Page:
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National Marine Conservation Areas of Canada
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Canada’s National Marine Conservation Areas System Plan
Deep channels and basins with almost no shallow water are typical of the region. Depths generally range from 200-500 m, though several glacially-scoured fjords in the Queen Elizabeth Islands are 600-920 m deep. Ice cover, predominantly landfast ice, is complete in winter and extensive during the summer. Well into this century, the highly variable and unpredictable ice conditions common to the main channels were the bane of all ships hoping to navigate the Northwest Passage. A shore lead associated with the Cape Bathurst Polynya is the only consistent area of open water.
As the name implies, the region encompasses numerous islands and forms the northernmost reaches of the country. High rocky coasts predominate in the northeast, while moderate cliffs are prominent in the south. Lowland plains dominate the west central section. Large permanent ice fields and glaciers are present, with icebergs occasionally calving (breaking off) into the sea from the glaciers along the shore of eastern Ellesmere Island.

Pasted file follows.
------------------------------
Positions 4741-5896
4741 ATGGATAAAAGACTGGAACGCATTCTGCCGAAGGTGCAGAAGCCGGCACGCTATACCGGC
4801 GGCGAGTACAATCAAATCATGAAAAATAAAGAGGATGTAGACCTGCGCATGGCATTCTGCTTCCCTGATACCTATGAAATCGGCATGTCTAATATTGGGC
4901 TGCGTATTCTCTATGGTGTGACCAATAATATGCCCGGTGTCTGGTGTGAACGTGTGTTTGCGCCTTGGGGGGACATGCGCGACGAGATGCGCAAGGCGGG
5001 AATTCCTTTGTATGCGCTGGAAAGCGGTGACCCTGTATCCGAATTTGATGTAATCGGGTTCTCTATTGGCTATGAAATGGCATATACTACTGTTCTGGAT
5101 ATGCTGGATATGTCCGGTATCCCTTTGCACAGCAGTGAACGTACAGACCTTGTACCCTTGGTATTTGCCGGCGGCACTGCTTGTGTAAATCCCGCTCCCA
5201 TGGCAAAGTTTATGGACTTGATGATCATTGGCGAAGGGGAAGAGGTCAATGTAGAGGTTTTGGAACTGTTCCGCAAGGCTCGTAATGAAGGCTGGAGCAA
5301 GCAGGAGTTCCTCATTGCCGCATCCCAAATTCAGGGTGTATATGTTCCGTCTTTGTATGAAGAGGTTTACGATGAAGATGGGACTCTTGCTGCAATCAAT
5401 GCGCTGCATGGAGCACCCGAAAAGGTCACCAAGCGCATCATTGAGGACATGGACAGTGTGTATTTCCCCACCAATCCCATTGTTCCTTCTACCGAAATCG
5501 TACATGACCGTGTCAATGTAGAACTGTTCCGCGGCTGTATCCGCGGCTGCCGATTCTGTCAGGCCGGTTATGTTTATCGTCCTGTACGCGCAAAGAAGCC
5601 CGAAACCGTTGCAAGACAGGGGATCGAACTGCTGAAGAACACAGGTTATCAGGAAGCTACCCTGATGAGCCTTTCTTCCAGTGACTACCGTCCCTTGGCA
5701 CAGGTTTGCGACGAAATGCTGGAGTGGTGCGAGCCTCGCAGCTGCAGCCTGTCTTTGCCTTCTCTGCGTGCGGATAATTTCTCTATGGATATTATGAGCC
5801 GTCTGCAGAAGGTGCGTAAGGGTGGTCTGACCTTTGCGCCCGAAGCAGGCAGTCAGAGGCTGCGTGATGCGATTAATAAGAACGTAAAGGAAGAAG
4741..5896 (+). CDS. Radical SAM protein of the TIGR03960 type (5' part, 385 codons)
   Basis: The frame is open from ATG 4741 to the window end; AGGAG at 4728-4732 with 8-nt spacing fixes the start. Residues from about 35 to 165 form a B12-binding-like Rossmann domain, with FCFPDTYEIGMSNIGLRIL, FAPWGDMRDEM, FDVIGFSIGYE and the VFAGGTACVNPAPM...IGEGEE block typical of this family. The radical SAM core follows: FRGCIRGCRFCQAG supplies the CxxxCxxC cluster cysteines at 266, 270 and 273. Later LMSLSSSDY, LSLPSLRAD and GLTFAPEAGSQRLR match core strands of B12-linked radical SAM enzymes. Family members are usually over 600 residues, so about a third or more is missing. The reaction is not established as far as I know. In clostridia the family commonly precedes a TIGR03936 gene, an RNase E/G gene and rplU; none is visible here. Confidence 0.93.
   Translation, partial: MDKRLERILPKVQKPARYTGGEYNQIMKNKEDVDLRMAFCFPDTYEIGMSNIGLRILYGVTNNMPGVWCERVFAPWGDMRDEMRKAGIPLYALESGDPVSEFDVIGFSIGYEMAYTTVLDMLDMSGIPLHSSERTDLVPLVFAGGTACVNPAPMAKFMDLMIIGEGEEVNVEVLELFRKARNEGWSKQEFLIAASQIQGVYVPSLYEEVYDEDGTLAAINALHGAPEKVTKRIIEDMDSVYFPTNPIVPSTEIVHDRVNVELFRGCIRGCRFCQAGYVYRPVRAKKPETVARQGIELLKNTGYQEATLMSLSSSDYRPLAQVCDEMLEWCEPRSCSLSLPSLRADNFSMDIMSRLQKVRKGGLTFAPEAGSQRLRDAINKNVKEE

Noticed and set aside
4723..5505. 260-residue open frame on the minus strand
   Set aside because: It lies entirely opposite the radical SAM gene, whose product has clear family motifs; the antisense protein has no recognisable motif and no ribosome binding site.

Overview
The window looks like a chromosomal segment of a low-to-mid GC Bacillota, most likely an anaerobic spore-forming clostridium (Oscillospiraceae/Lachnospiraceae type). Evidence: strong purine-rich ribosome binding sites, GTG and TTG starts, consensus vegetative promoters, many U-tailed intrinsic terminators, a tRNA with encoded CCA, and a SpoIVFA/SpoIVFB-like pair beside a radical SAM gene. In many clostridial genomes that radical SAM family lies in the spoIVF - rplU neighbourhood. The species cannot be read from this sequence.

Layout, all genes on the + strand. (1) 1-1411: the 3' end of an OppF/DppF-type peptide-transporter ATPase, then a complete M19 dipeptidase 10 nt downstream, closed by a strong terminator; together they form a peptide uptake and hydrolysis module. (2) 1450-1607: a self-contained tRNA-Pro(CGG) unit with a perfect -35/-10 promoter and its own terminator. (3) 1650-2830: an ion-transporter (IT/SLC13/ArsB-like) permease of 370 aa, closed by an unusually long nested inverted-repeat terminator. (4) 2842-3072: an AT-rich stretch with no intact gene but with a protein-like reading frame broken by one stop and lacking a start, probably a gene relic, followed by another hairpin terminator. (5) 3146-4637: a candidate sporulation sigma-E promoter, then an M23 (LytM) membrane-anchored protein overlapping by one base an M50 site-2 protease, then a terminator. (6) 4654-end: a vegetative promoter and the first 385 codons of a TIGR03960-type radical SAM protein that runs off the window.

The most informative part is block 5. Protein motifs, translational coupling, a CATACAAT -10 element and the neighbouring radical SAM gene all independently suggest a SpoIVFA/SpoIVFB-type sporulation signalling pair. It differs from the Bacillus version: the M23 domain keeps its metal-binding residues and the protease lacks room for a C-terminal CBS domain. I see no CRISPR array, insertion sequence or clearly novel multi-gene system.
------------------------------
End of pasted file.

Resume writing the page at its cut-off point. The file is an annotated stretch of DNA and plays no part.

Only the hardy survive this far north and then only in small numbers. Polar bears and ringed seals are scattered throughout the region, while bearded and harp seals are observed mainly along the east coast of Ellesmere Island. Whales are rare and seabirds uncommon, due in large part to unpredictable open water conditions. Small numbers of brant and snow geese, ducks, loons, Arctic terns and glaucous, Iceland and ivory gulls breed and stage in the region. Beneath the ice, life is slightly more abundant, with a few Arctic fish species, notably Arctic cod, and the more widespread species of Arctic invertebrates.
This region is not yet represented in the national marine conservation areas system. Studies to identify preliminary representative marine areas have yet to be undertaken.(For details on the establishment process, see The NMCA Program.)